News / Africa

Prosecution Demands Death Penalty for Egypt's Mubarak

Former Egyptian president Hosni Mubarak is carried from an ambulance to a helicopter for his trial in Cairo, Egypt, Thursday, Jan. 5, 2012.
Former Egyptian president Hosni Mubarak is carried from an ambulance to a helicopter for his trial in Cairo, Egypt, Thursday, Jan. 5, 2012.

Prosecutors in the trial of former Egyptian president Hosni Mubarak say they will seek the death penalty for him and at least five security officials.

Mubarak faces a variety of charges over corruption and involvement in the deaths of hundreds of anti-government protesters during last year's uprising that forced him from power.

The former leader has pleaded not guilty.  He faces the death penalty if convicted of murder.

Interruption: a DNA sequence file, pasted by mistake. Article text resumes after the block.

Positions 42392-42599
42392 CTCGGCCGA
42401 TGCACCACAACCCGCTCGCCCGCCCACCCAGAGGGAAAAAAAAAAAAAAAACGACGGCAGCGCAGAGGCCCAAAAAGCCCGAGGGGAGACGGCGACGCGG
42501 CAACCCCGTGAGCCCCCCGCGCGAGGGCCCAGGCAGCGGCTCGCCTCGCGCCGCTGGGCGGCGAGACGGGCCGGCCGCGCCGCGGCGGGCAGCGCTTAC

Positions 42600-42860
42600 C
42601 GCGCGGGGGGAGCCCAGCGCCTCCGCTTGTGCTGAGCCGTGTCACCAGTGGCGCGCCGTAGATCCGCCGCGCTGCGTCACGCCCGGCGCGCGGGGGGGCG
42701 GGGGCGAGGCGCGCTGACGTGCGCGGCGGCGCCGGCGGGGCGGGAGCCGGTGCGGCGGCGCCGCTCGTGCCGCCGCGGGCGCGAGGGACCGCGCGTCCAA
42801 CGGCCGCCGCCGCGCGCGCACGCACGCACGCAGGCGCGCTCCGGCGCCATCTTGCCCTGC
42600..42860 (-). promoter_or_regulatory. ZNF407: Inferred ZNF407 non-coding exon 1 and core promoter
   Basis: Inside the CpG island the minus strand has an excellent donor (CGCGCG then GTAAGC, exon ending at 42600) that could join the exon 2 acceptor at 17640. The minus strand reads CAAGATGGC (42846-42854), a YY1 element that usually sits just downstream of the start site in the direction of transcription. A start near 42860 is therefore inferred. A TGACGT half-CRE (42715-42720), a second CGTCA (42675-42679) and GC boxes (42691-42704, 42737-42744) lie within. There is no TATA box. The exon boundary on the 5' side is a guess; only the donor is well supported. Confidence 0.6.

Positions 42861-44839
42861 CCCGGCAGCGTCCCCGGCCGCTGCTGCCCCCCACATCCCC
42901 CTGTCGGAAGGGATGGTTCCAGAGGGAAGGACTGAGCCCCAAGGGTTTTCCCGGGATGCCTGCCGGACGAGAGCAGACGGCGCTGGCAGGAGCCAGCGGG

Top prosecutor Mustafa Suleiman told the court in Cairo Thursday that it was Mubarak's responsibility to intervene and stop the violence targeted at protesters during last year's uprising that forced him from power.

Mubarak's co-defendants include his two sons, Egypt's former interior minister and senior police officers.  They are being tried on a variety of charges.  Egyptian media reports say convictions against them could result in varying sentences including prison terms of up to 15 years.   

Earlier this week, the prosecution called Mubarek a "tyrannical leader" who sought to hand power to friends and relatives.

His trial restarted last week after more than a three-month suspension, while the court considered a request to have the judges replaced.

Some information for this report was provided by AP, AFP and Reuters.

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